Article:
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Saturday January 25, 2014 MYT 12:00:00 AM
Saturday January 25, 2014 MYT 7:27:32 AM
by crystal chiam shiying
Act of respect: Chiam praying to send the deity off at her home in Sungai Dua.
GEORGE TOWN: Although most of her family members have converted to Christianity, Chiam Ai Lee, 62, still practises certain Chinese traditions.
Every year without fail, Chiam will offer prayers to send off Zhao Chun (Kitchen God) and this year, she carried out the ritual again at her home in Sungai Dua, Penang.
“Others prefer to send the deity off right after the stroke of midnight on the 24th day of the 12th lunar month, but I usually perform this ritual on the actual day, usually around 7am,” she said yesterday.
“My youngest daughter who lives with me is a Christian so she did not take part in the ritual.
“Although my mother converted to Christianity a few decades ago, it’s still important to keep our Chinese traditions alive,” she said when met at her home.
Following a Teochew tradition, Chiam used a bowl of rice, bowl of sugar, thnee kuih (sticky glutinous rice cake) and 12 folded joss paper horses during the sending-off.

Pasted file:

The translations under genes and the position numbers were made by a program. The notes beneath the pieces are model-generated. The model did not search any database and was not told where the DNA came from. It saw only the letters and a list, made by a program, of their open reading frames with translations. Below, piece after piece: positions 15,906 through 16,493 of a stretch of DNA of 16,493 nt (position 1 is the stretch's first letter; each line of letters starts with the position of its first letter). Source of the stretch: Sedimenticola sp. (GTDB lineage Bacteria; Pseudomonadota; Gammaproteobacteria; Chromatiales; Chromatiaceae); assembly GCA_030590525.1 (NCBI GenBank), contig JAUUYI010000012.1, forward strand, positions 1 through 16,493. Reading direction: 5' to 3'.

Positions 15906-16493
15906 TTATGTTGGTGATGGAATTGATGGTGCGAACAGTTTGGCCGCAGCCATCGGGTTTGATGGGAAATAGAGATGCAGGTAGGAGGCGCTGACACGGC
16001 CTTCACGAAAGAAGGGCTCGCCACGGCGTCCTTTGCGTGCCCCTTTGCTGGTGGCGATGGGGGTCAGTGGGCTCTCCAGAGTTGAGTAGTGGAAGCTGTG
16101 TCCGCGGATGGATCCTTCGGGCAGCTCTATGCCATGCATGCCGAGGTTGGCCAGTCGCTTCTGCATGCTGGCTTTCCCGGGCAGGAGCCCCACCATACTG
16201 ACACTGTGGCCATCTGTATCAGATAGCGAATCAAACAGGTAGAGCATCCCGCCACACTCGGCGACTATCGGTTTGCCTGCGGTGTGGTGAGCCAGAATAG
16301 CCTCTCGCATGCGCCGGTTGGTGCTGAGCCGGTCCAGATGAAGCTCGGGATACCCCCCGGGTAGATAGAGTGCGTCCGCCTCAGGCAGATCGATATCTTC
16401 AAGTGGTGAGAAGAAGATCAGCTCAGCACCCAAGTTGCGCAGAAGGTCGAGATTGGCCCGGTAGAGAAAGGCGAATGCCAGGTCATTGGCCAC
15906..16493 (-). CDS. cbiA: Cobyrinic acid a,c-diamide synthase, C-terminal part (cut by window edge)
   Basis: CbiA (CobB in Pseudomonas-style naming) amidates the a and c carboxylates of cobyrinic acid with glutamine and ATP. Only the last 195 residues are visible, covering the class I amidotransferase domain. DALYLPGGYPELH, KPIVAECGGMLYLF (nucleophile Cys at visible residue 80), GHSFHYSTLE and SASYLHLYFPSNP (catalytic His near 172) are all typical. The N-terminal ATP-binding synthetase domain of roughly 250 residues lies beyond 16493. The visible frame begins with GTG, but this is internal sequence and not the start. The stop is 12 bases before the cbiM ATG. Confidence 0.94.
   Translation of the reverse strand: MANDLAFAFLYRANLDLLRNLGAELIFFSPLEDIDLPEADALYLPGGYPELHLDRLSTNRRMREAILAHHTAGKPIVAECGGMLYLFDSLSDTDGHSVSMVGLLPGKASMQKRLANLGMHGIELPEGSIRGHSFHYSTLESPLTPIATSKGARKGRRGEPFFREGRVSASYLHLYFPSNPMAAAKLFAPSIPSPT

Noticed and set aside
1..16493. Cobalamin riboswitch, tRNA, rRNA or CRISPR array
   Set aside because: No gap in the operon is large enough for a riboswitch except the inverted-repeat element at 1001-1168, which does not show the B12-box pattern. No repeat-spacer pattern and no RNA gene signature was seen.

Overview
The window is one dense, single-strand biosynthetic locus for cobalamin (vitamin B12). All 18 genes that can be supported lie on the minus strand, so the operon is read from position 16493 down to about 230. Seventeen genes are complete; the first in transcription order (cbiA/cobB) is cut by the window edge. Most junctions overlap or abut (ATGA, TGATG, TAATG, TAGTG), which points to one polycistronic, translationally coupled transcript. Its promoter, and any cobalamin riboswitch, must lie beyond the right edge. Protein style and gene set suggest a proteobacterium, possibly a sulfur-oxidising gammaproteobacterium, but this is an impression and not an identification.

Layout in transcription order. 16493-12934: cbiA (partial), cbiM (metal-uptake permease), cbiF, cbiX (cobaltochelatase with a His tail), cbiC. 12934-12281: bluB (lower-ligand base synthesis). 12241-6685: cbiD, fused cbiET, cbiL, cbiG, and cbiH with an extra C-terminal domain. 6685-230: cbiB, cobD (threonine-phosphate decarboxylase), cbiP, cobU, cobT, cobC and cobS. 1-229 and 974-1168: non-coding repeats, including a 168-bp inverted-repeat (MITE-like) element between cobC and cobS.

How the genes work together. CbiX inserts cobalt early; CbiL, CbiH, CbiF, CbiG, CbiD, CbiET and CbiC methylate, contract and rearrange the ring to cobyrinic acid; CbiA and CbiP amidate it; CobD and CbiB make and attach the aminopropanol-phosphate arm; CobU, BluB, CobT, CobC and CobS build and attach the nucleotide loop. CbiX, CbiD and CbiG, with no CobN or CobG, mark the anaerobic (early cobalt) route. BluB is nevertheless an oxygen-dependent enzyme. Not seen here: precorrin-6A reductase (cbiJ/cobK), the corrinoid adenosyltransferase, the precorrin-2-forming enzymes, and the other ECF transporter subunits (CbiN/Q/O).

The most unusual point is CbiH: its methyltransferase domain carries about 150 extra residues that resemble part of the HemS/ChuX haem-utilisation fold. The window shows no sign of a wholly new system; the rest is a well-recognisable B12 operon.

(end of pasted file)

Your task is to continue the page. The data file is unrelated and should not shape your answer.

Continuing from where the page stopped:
“Usually, Hokkiens will offer tangerines, thnee kuih, huat kuih (prosperity cakes) and chen up (comprising longans, red dates and sugar), but for Teochews, we only offer the basic items,” she said.
According to Chinese beliefs, the Kitchen God would report on merits and demerits of each Chinese household to the Jade Emperor during his annual trip back to the heaven.
Thnee kuih is a must during the annual send-off as the sweet glutinous rice cake is said to sweeten the deity’s mood and “seal” his lips to prevent him from making any unfavourable reports.
Chiam said Chinese households would only be allowed to clean the altars in their house after sending off the deity.
“This is an act of respect to the deity. We will welcome the deity back from the heaven on the fourth day of Chinese New Year with prayers,” she added.
Tags / Keywords:
Religion, Kitchen God, teochew, tradition
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